Other modifications being made to the file processing workflow involve adopting a file copying tool and standard terminology, adjusting the file naming conventions and digitizing registration forms. Usually a file’s creation date is overwritten when the file is copied. A tool called TeraCopy has been adopted to copy files because it retains the original creation date. Standard terminology has been adopted as well. Digital files that were previously categorized as “originals” and “edited masters” are now identified as “preservation masters” and “production masters.” Since preservation master files and production master files often share identical file names, suffixes have been added to the file naming convention to differentiate the two types. Preservation masters are now identified by an “.f0” suffix while production masters are labeled with an “.f1” suffix. Lastly, registration forms, which give UMass Boston consent to use the digital files in the collection, will now be digitized and uploaded to archival storage with the files they represent, providing additional intellectual control.

Archivematica specific adjustments are also being made to the workflow that will protect the collection’s data integrity, manage metadata and assign unique identifiers to the collection and to the files. An additional checksum file and a text file with descriptive metadata will be created and uploaded to Archivematica with each submission. Archivematica uses the checksum file to verify files are not damaged during the upload to the Archivematica servers. Archivematica parses the descriptive metadata file into a METS file allowing the descriptive metadata to be stored with the collection in DuraCloud. The normal Archivematica processing extracts technical metadata from the files, generates additional administrative and preservation metadata, and creates and assigns universally unique identifiers (UUIDs) to the objects in the submission. The metadata is all saved into the previously mentioned METS file, satisfying all digital preservation best practices for metadata. The UUIDs are saved to a text file which will be downloaded and imported into the digital asset management system ensuring that the identifiers created during archival storage are associated with the access copies.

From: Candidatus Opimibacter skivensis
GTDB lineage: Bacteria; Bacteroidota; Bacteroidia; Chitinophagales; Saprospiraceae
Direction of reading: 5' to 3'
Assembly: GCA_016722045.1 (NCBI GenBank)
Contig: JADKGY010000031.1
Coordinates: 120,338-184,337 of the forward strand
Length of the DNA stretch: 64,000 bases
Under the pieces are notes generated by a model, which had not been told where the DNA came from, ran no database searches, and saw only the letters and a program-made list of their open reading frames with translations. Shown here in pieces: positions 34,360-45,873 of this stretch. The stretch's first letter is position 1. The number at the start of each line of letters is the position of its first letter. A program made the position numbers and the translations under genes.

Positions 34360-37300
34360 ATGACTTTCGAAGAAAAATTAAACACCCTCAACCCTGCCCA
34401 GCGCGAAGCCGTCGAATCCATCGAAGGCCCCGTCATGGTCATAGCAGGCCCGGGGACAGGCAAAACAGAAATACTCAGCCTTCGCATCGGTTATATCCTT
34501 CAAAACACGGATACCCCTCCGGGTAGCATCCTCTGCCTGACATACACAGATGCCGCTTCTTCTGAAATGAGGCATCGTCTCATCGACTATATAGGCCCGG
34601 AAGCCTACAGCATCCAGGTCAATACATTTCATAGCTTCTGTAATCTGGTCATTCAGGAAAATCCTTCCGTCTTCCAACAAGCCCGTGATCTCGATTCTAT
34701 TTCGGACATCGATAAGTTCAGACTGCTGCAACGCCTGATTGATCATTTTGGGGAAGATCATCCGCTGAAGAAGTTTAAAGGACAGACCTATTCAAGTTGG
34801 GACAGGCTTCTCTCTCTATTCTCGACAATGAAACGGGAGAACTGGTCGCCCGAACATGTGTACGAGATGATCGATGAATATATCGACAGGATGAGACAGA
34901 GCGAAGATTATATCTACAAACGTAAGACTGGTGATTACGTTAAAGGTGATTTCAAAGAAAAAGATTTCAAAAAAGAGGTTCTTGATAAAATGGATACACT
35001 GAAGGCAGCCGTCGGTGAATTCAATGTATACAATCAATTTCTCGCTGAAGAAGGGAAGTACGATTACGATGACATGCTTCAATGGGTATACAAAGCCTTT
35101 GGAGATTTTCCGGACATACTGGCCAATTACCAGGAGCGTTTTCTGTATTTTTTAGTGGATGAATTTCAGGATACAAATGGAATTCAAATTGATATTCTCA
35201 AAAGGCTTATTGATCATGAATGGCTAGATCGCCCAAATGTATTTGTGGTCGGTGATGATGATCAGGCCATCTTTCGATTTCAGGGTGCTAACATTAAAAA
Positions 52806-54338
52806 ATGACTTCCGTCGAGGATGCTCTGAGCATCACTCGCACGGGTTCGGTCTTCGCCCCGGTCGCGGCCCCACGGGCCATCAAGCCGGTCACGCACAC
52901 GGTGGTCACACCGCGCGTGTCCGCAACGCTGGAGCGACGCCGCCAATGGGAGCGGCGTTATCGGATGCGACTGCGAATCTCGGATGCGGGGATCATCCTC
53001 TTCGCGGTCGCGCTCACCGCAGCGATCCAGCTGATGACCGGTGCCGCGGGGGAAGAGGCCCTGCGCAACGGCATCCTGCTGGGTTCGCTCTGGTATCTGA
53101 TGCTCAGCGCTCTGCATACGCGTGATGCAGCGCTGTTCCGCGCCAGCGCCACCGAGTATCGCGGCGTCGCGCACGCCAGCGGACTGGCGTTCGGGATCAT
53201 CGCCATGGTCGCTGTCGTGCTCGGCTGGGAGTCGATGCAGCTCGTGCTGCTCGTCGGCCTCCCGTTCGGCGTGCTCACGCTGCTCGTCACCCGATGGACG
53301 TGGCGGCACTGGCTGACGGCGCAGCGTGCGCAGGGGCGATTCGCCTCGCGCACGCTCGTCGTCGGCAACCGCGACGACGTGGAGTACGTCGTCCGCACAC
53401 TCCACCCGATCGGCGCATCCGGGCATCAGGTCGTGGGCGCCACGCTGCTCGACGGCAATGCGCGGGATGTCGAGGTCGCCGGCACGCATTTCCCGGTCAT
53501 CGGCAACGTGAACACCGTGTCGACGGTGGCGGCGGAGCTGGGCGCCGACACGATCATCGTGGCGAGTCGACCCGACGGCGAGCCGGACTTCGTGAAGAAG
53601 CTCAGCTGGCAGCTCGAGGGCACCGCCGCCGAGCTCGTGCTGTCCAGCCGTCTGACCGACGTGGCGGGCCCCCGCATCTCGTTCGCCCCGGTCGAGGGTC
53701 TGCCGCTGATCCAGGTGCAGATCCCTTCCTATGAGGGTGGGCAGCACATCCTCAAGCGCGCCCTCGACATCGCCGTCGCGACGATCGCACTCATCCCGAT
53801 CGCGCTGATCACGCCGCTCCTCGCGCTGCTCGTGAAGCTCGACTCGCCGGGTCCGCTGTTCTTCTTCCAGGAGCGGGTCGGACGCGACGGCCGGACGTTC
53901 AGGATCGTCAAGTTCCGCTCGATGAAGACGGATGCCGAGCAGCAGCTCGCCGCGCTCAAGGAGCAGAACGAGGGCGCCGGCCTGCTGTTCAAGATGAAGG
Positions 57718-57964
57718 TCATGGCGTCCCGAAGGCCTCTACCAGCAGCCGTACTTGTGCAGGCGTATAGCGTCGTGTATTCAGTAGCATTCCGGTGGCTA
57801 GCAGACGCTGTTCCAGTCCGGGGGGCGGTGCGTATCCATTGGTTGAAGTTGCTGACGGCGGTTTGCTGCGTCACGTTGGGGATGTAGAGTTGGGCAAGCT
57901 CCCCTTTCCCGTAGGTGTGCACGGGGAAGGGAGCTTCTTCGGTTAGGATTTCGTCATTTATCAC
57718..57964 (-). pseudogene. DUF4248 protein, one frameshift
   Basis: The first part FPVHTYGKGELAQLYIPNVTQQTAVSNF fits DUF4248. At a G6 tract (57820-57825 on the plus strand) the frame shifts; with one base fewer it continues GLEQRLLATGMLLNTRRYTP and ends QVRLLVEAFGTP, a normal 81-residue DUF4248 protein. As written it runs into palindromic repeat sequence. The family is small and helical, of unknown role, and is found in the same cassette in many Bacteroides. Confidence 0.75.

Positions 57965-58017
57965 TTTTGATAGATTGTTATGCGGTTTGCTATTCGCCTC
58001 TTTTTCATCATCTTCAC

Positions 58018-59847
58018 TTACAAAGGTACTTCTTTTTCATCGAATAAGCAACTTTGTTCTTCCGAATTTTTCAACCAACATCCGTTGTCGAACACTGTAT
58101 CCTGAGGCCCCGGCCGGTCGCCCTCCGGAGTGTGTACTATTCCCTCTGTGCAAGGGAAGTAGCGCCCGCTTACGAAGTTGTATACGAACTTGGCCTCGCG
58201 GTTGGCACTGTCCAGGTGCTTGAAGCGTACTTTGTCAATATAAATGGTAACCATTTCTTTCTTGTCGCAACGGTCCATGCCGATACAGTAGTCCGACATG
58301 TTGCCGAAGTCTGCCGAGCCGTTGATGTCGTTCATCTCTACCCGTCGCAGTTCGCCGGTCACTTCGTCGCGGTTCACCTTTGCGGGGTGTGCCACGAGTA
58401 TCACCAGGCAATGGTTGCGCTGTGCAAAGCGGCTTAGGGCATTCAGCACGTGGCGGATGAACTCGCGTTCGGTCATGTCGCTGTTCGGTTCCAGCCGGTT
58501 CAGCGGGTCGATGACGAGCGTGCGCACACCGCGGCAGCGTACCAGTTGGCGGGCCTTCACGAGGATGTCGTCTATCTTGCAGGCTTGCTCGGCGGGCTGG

So, a lot of progress has been made thus far. There are still a few decisions to make and a little more testing left to do before the entire collection can be uploaded to the cloud, processed through Archivematica and deposited in DuraCloud. The final tasks will be to finish documenting the new procedures and training the archives staff to use the new digital preservation tools and Archivematica.

Johnny Miles Crossing Tape in Race

Boston Marathon winner Johnny Miles 1923 – image by Underwood & Underwood/Corbis

The Boston Marathon is an appropriate metaphor for the NDSR project. There is a lot of anticipation and a “feeling out” process in the beginning. This is followed by a period where you settle in to a steady and comfortable pace. Along the way, you encounter and overcome challenges. At this point, you have made it over Heartbreak Hill. Next, Boylston Street and the Finish Line come into view and there is a hectic push to the end. After crossing the Finish Line, there will be the satisfaction and sense of accomplishment that comes with the successful completion of the end of the project. Maybe the traditional meal of a big bowl of pasta will be my reward.

Thanks for reading, Jeff